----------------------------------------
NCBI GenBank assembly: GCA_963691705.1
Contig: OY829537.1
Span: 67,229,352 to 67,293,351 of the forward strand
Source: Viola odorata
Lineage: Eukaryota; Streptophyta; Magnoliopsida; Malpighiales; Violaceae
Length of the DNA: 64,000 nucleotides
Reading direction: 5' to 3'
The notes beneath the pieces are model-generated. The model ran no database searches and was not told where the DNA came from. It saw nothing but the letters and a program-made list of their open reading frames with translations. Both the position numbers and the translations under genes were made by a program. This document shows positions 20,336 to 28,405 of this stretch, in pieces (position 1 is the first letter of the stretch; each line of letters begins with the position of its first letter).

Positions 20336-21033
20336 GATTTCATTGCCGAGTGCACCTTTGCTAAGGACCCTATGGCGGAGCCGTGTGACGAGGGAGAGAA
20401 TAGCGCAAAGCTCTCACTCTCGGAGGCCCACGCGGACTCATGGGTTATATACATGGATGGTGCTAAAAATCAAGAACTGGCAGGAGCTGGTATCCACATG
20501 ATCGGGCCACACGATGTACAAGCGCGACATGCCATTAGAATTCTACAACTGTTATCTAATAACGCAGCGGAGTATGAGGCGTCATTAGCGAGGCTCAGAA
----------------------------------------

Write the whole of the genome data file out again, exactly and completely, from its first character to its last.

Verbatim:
NCBI GenBank assembly: GCA_963691705.1
Contig: OY829537.1
Span: 67,229,352 to 67,293,351 of the forward strand
Source: Viola odorata
Lineage: Eukaryota; Streptophyta; Magnoliopsida; Malpighiales; Violaceae
Length of the DNA: 64,000 nucleotides
Reading direction: 5' to 3'
The notes beneath the pieces are model-generated. The model ran no database searches and was not told where the DNA came from. It saw nothing but the letters and a program-made list of their open reading frames with translations. Both the position numbers and the translations under genes were made by a program. This document shows positions 20,336 to 28,405 of this stretch, in pieces (position 1 is the first letter of the stretch; each line of letters begins with the position of its first letter).

Positions 20336-21033
20336 GATTTCATTGCCGAGTGCACCTTTGCTAAGGACCCTATGGCGGAGCCGTGTGACGAGGGAGAGAA
20401 TAGCGCAAAGCTCTCACTCTCGGAGGCCCACGCGGACTCATGGGTTATATACATGGATGGTGCTAAAAATCAAGAACTGGCAGGAGCTGGTATCCACATG
20501 ATCGGGCCACACGATGTACAAGCGCGACATGCCATTAGAATTCTACAACTGTTATCTAATAACGCAGCGGAGTATGAGGCGTCATTAGCGAGGCTCAGAA